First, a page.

On appeal from the Superior Court of New Jersey, Law Division, Atlantic County, Docket No. 80-06.
NOT FOR PUBLICATION WITHOUT THE APPROVAL OF THE APPELLATE DIVISION
Submitted December 17, 2007
Before Judges S. L. Reisner and Gilroy.
This is defendant's second appeal from his conviction of refusing to submit to a breathalyzer test, N.J.S.A. 39:4-50.4a.
On May 30, 2004, defendant was issued motor vehicle summonses in Linwood, charging him with violations of driving while intoxicated (DWI), N.J.S.A. 39:4-50(a); refusing to submit to a breathalyzer test, N.J.S.A. 39:4-50.2;*fn1 reckless driving, N.J.S.A. 39:4-96; and speeding, N.J.S.A. 39:4-98. After trial in the municipal court, defendant was found guilty of DWI and refusing to submit to a breathalyzer test. The remaining charges were dismissed. Defendant was sentenced as a third offender under the DWI statute and as a first offender under the refusal statute. On appeal to the Law Division, defendant was acquitted of DWI and found guilty of the refusal charge.
Because defendant had two prior convictions for DWI, the Law Division sentenced defendant as a third offender under the refusal statute. On appeal, we affirmed. State v. Marek, No. A-3285-04 (App. Div. March 9, 2006). On petition for certification, the Supreme Court reversed and summarily remanded the matter to the municipal court for a new trial, in light of the Court's then-recent decision of State v. Cummings, supra; State v. Marek, 187 N.J. 77 (2006).
On remand, defendant was again found guilty of refusal in the municipal court and sentenced as a third offender under the refusal statute to a revocation of his driving privileges for ten years, subject to a credit of one year and nine months for the period that defendant's driving privileges were suspended during the pendency of the first appeal; a $1,000 fine; and was directed to serve twenty-four hours at an approved Intoxicated Driver Resource Center. All other appropriate penalties and costs were also imposed. On appeal, the matter was tried de novo before Judge Neustadter on February 8, 2007. On February 14, 2007, the trial judge issued a six-page written opinion, determining defendant guilty beyond a reasonable doubt of refusing to submit to a breathalyzer test. He also imposed the same penalties as the municipal court; except, he credited defendant 765 days for the time period when he was suspended during the pendency of his first appeal.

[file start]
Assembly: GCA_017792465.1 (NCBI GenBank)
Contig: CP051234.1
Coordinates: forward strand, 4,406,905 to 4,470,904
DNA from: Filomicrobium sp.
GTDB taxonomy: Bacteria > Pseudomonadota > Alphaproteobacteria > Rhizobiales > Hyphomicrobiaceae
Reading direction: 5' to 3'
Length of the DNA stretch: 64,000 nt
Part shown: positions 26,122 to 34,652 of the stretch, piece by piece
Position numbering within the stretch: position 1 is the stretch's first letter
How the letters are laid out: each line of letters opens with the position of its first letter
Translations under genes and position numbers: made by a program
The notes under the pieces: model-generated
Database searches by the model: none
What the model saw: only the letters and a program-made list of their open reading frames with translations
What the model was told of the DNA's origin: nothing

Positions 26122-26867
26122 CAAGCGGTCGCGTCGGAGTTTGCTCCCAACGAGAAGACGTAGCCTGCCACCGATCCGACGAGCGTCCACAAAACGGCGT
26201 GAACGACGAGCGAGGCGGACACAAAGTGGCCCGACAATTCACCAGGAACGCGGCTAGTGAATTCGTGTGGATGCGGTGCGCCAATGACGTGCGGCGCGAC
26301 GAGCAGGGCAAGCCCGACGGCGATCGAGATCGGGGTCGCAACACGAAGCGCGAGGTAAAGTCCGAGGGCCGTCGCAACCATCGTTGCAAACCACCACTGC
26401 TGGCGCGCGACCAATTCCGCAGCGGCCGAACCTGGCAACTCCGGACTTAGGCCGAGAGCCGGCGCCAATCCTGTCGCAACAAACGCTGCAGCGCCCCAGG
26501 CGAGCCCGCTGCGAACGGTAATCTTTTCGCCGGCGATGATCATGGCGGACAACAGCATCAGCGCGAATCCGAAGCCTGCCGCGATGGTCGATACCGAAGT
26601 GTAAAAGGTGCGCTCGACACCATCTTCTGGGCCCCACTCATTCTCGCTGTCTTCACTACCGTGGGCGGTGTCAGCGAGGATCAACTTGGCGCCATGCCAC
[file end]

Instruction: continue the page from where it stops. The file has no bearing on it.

In his opinion, Judge Neustadter stated in relevant part:
Defendant argues that he did not refuse to submit to a breathalyzer test. It is well established that anything other than an unequivocal "yes" to a request by an officer to submit to a breathalyzer test constitutes a refusal in violation of N.J.S.A. 39:4-50.2. State v. Widmaier, 157 N.J. 475 (1999). Even if a defendant verbally assents to the giving of the breath sample, his subsequent defiant attitude and conduct during the test can constitute refusal. State v. Geller, 348 N.J. Super. 359 (Law Div. 2001). Additionally, an initial refusal cannot be "cured" by a subsequent statement by a defendant that he will submit to a breath test. State v. Corrado, 184 N.J. Super. 561, 568 (App. Div. 198).
Here, although defendant verbally agreed to submit to a breathalyzer test, his conduct of feigning blowing into the machine twice was less than an unequivocal "yes" to a request to provide a breath sample and constituted a constructive refusal under State v. Geller. This constructive refusal cannot be cured by defendant's offer to take a third breath test after failing to give a sample on the first two. During his trial in Linwood City Municipal Court, defendant presented former New Jersey State Trooper Francis X. Tobey as an expert on the administration of the breathalyzer test. Mr. Tobey testified it was his opinion the breathalyzer test checklist was filled out incorrectly, and Sgt. Weber needlessly reset the machine before testing defendant a second time. He also testified that if Sgt. Weber failed to turn the knob on the breathalyzer machine to the "take" position before asking defendant to blow into the breathalyzer machine, no breath sample could enter the machine. The [c]court finds testimony of defendant's expert irrelevant because the manner in which the breathalyzer checklist was completed and the officer's act of resetting the machine have no bearing on the issue of whether defendant is guilty of refusal. The [c]court also finds sufficient credible evidence was elicited on the record below ...